Visit Your Local PBS Station PBS Home PBS Home Programs A-Z TV Schedules Watch Video Donate Shop PBS Search PBS
SAF Archives  search ask the scientists in the classroom cool science
scientists from previous shows
cool careers in science
ask the scientists

Photo of Flegra Bentivegna Flegra Bentivegna as seen on Mediterranean On the Rocks: Turtle Hospital

Click on Flegra's photo to read a brief bio.

q What's the future for turtles in the Mediterranean - do you think they will survive? (Question sent by many viewers)

A In my opinion it is very difficult to save Mediterranean sea turtles. Today they are too endangered by human activities. It would be very difficult to eliminate fishing, maritime traffic and pollution from a developing society that always looks for new welfare and economic income. However, we have to fight for a sustainable development that will protect nature and give to the future generations the possibility of enjoying sea turtles and other many species.

q When you release the rescued turtles, do you tag them so you keep track of them and how they are doing? (Question sent by several viewers)

A All the released sea turtles have a small plastic plate on the front flipper. The address and the telephone number of our "hospital" are written on the plate. Sometimes we have heard that one of our marked sea turtles arrived in Tunisia or came back to our waters after one year. Recently, we were advised that one of the sea turtles we released into the Gulf of Naples was caught in a net in Turkey (Bodrum) four months later. For some years now we have been monitoring sea turtles using a satellite transmitter. These experiments are pointing out that sea turtles can travel for thousands of kilometers and move from the eastern to the western part of the Mediterranean and vice versa according to the season.

q If the beaches around the Mediterranean are so crowded, how can the turtles make their nests? Are some beaches protected, as in the USA? (Question sent by several viewers)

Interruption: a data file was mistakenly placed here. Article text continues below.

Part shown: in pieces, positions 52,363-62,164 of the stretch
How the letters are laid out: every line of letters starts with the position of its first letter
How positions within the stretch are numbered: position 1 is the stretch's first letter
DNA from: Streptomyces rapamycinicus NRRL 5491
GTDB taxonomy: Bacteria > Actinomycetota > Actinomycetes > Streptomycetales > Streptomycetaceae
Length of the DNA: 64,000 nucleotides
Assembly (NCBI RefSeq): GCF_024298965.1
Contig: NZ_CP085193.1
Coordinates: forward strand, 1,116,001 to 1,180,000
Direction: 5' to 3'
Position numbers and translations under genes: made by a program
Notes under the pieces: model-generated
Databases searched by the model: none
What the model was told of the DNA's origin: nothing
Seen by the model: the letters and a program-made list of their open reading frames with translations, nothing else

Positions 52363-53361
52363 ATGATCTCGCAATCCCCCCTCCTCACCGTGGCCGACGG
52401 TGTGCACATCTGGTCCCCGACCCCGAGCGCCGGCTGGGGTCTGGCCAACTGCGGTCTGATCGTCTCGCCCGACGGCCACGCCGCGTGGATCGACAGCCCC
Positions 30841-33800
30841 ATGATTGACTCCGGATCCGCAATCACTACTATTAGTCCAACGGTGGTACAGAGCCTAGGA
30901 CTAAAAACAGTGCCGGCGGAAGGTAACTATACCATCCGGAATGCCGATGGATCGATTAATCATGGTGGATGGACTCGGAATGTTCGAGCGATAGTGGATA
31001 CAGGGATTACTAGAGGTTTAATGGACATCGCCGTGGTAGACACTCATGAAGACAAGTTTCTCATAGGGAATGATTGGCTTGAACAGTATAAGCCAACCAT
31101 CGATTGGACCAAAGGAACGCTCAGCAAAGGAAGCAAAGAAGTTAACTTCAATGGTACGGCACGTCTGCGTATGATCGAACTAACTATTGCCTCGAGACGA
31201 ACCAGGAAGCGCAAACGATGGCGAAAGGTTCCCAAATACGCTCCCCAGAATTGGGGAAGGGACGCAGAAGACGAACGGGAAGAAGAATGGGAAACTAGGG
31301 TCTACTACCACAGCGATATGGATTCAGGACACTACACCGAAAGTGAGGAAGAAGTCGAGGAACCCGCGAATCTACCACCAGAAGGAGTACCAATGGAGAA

A Beaches of the Mediterranean Sea are really crowded today. Sea turtles still succeed in nesting in some areas. The most important nesting areas of Caretta caretta are located in Greece, in particular in Zakynthos, in the Peloponnesus and in the Crete Isle, while Chelonia mydas nests in Cyprus and Turkey. Except for Zakynthos, where now there is a legal protection (a Presidential Decree established the National Marine Park of Zakynthos last year), other nesting beaches are watched over and protected by environmental associations. They prevent people and cars going on the beaches, limiting buildings and lights. Nests are protected putting cages on them, too.

q What do turtles eat? Are their food sources plentiful? Does the caulerpa taxifola threaten their food supply? (Questions asked by many viewers)

A The loggerhead sea turtle, Caretta caretta, eats everything: fish, crustaceans, squids. The green turtle, Chelonia mydas, is an herbivore and eats just algae and phanerogams. Dermochelys coriacea eats just medusae or other gelatinous animals. Caulerpa doesn't seem to be a problem for sea turtles as well as for many other different animals that eat it.

q Approximately how many sea turtles you rescue and treat in a year? (Question sent by Mark Edmunds)

A Approximtely thirty animals are found and treated every year.


Scientific American Frontiers
Fall 1990 to Spring 2000
Sponsored by GTE Corporation,
now a part of Verizon Communications Inc.